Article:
// In the same spirit of 
let myIUO: String!

Which itself leads to a very different interpretation of the whole concept: A value of type String# would be an entirely new type. This new type is a pointer to a region in the loaded compiled image that represents the string value[1]. In this case, the target memory image will not match a runtime representation of String, but we will be able to create a runtime string using the bytes that we find by dereferencing String#. This also means that we have:

func takesCompileTimeKnown(_ arg: String#) { /* ... */ }

// A variable holding a value that is known at compile time:
var runtimeDecided: String# = "Default"

// EDIT: renamed the condition flag of the `if` statement to clarify
if someRuntimeDecidedCondition {
    runtimeDecided = "Other Compile-time Known Value"

takesCompileTimeKnown(runtimeDecided) // Valid

[1] In practice it can be a fixed relative offset in the compiled code at each use site if it is within the same compilation unit.


They are call const because unlike let (that are immutable and not really const), compile time constants are stored in read-only memory section. In this regard, I find it logic to call this concept const.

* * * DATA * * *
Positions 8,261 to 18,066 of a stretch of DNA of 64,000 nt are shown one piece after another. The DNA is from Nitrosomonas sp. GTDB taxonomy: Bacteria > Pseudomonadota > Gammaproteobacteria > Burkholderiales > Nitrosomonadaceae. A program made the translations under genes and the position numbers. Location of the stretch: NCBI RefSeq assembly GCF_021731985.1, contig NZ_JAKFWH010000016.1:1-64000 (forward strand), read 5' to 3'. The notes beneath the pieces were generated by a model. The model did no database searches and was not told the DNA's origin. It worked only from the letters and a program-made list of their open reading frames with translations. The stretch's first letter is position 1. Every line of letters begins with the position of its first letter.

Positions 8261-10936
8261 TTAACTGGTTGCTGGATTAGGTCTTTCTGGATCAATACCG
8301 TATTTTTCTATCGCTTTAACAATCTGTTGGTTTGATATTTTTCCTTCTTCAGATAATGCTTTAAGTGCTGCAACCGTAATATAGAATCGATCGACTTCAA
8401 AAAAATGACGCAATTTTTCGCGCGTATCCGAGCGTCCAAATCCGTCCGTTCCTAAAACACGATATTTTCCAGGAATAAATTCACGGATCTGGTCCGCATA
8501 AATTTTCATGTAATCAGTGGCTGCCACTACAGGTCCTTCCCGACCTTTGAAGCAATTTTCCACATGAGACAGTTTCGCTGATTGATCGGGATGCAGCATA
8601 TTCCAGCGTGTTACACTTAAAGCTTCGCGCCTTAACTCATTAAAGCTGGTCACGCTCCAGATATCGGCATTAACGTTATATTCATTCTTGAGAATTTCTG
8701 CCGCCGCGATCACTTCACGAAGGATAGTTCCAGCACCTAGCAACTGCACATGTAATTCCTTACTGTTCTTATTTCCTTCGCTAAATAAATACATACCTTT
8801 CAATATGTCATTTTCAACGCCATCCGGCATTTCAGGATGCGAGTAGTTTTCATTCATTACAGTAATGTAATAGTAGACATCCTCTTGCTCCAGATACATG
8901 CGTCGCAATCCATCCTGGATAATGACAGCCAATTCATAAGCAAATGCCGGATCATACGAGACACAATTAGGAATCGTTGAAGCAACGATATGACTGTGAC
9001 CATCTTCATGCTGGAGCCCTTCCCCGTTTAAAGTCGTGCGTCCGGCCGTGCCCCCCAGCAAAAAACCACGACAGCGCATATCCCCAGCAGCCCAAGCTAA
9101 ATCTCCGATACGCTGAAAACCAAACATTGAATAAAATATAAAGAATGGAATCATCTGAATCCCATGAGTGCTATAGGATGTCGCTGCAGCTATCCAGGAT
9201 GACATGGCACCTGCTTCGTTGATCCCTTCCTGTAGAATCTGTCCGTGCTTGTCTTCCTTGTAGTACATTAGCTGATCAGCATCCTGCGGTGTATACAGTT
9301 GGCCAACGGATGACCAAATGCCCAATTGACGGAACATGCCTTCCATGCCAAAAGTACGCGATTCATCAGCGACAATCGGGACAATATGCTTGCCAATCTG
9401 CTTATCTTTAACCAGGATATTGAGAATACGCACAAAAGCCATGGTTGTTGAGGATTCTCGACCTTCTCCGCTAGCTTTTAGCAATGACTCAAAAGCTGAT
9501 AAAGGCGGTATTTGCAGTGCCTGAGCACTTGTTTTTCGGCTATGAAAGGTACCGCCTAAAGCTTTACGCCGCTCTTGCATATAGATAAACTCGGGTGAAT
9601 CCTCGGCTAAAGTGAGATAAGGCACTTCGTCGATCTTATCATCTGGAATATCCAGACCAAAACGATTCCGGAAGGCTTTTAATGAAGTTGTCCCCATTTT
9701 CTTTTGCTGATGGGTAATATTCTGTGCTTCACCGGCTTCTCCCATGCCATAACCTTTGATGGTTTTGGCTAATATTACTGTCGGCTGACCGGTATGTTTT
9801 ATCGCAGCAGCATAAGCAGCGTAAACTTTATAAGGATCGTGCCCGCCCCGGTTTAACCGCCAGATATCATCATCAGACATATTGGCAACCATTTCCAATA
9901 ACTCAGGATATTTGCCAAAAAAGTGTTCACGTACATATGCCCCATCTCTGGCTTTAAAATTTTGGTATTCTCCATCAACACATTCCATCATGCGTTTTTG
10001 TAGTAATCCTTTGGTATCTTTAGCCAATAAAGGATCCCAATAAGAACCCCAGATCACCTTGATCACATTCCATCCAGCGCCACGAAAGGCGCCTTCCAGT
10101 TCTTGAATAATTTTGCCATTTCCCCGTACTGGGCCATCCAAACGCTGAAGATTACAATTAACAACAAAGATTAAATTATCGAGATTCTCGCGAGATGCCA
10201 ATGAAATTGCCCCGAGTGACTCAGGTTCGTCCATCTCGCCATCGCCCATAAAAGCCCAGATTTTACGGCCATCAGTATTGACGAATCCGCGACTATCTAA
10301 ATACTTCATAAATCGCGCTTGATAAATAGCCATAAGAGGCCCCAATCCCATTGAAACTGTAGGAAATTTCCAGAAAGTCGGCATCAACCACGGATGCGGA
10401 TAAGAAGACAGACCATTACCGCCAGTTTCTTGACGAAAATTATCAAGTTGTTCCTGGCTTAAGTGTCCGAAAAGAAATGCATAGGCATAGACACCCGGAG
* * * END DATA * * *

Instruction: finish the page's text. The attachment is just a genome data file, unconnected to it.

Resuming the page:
And it would still be perfectly logic to call that const, even if it is generated by running code. You can have a dynamic generator of constant values.

1 Like

If we were designing IUOs today, I expect we would add an attribute and not privilege it with a postfix ! sigil on the type. Such shorthand was essential in the early days of Swift when unannotated C/ObjC APIs were so common. But these days, it's been relegated to a feature that is on the brink of deprecation and doesn't really merit such sugar. As such I don't think IUOs are particularly a precedent to follow.


Sorry, I find that distinction between const and immutable rather arbitrary. Also as a regular swift user I don’t care one bit where the compiler puts these values in memory. Should I?

It also feels like I have to help out the compiler here with stuff I thought/hoped the compiler would be able to figure out. Having to add const feels like noise and too much overhead, sorry. Then again once it clicks I might love it to death.

To me let signals constant. A value that once set does not change during its lifetime. It seems for reasons I don’t fully follow it’s important to make the distinction between compile and runtime for constant/immutable values. Fine, but calling it const won.t help a beginner or regular user easily get to that point. Calling it e.g. buildtime, like others suggested, would make it much more clearer what’s going on.

I am self-taught and far removed from compiler development so what do I know. #grainOfSalt